209 — idtracker.ai: Tracking all individuals in large collectives of unmarked animals

Romero-Ferrero et al (1803.04351)

Read on 17 March 2018
#animal-tracking  #neural-network  #trajectory  #identification  #video  #computer-vision  #ecology 

idtracker.ai is a system that tracks animals’ positions over time.

Why is this unique or important?

One extremely common issue in animal-tracking — a protocol used in quantifying animal behavior — is that of animal identification. It’s easy to keep track of animals with distinct features, but…how do you keep track of dozens of visually almost-indistinguishable individuals moving in multiple dimension? This problem is so pervasive that it’s not uncommon to paint a dot on individuals before tracking their movement over time.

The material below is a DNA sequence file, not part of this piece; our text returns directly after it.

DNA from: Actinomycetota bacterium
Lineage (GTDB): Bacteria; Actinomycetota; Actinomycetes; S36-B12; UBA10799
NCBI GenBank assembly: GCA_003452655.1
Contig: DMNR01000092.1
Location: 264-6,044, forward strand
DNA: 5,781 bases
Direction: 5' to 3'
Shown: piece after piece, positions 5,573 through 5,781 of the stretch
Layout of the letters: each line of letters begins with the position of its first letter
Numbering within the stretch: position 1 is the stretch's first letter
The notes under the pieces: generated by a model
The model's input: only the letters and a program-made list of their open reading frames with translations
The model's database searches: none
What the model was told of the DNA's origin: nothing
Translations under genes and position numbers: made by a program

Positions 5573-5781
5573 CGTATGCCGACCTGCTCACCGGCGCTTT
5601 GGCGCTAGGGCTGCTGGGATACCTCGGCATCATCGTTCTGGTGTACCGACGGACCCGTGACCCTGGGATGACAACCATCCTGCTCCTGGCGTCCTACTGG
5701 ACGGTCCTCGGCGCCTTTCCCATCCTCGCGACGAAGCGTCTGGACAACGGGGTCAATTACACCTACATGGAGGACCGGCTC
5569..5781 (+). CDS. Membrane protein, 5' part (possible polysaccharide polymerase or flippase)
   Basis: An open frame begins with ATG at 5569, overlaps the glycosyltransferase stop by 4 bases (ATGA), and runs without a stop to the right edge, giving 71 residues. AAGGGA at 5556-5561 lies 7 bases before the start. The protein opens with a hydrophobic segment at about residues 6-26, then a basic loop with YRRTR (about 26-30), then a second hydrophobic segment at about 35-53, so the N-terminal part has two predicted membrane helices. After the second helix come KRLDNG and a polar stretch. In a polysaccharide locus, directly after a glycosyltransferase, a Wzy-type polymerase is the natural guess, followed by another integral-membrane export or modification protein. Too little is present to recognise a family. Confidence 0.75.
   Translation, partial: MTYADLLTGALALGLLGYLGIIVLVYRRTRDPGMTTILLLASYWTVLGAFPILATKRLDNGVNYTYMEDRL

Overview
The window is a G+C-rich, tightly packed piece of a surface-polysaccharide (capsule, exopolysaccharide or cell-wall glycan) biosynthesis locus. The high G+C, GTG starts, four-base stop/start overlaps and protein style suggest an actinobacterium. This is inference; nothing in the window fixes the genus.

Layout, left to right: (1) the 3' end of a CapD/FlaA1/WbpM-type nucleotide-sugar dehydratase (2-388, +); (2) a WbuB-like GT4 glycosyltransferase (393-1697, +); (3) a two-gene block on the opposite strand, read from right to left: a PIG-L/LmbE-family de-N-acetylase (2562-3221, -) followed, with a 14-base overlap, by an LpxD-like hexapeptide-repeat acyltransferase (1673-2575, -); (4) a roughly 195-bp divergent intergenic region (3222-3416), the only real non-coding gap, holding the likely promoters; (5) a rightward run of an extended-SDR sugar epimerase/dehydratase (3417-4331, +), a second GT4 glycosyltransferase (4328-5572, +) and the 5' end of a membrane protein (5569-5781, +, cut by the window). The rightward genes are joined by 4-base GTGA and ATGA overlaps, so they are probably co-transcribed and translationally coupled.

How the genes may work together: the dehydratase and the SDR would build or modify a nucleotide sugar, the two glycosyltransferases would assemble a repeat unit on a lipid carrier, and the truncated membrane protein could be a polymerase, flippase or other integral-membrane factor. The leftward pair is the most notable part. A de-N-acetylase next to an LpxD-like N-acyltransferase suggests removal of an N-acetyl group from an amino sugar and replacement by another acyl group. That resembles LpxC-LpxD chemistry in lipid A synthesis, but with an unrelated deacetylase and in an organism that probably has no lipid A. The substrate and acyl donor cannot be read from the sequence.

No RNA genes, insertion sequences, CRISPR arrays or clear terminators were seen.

But this isn’t possible all the time, for obvious reasons. In particular, tracking small organisms, or organisms that move in 3D (e.g swimming or crawling) are very difficult to track using conventional off-the-shelf mechanisms.

The tracker works through a series of stacked neural networks: The first net determines when individuals are crossing paths or touching. The second system assigns identities to each individual and then projects their trajectories throughout the duration of the video.

This identification system relies on the fact that individuals spend more time not crossing or touching than they spend in touching or crossing configurations; if this is not the case, the system includes extra protocols to aid in identification training.

This software is open-source (woo!). Hopefully, I’ll have an example use of this system for you to look at someday soon!